Australians going to NT this weekend ought to brace for potential gridlocks as well as changes to their time travel itineraries as uranium miner Energy Resources Australia (ERA) prepares to transfer heavy equipment for three Saturdays starting this coming weekend from Darwin to Jabiru, at speeds of only 30kmph.
Toro Energy, which is out to construct the first ever uranium mine in Western Australia, has delayed to the back burner the financing negotiations over the proposed mine project in Wiluna pending the approval and release of the federal government's environmental decision.
ERA will move its new $220 million brine concentrator with a police escort over two days of travel down the Stuart Highway and Kakadu Highway. The convoy will start moving this Saturday at dawn. It will leave East Arm, shift down to Pine Creek before turning onto the Kakadu Highway.
"Hopefully the disruption to drivers will be minimal but we are asking for people's patience with this, but hopefully we won't interrupt their Saturdays too much," said Rob Atkinson, ERA chief executive.
Shaped somewhat like a kettle, the brine concentrator is a machine that will be used to treat 30 years of contaminated waste water. It is currently being built at the Jabiru Ranger Uranium Mine.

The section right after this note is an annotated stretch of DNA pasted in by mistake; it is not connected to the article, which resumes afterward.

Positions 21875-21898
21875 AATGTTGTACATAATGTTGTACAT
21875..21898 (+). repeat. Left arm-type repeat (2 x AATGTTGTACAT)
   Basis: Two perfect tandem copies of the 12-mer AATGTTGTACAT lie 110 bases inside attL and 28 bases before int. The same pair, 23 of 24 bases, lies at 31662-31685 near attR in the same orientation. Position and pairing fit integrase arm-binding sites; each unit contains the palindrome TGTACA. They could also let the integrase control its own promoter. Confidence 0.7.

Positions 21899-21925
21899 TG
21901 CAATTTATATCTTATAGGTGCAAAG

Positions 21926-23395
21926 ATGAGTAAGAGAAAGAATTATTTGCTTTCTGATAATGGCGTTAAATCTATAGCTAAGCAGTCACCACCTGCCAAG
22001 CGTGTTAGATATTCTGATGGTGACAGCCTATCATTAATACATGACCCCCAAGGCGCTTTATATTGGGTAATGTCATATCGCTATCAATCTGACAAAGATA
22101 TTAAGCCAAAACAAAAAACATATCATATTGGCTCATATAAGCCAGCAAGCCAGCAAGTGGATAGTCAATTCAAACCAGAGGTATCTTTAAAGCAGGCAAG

"It boils water, turns it into steam, and you know when in your kettle on your element you get a build up on your element, well that's what happens with our water. We take the material of the salt, collect it then we can dispose of it safely," Mr Atkinson told Vicki Kerrigan on 105.7 Drive.
"Then the steam is then condensed and we can release that because it is very, very clean water."
ERA, however, still has to receive the go light for its Jabiru Ranger Uranium Mine. Suffice to say, further mining would need to be coordinate and approved by the government, the Environmental Protection Authority and traditional owners.
"We certainly found more uranium in 2008 underground, right beside the current mine, and we want to have a look at that," he said. "Once we've had a look at what the ore's like...we'll be able to determine if it's viable."
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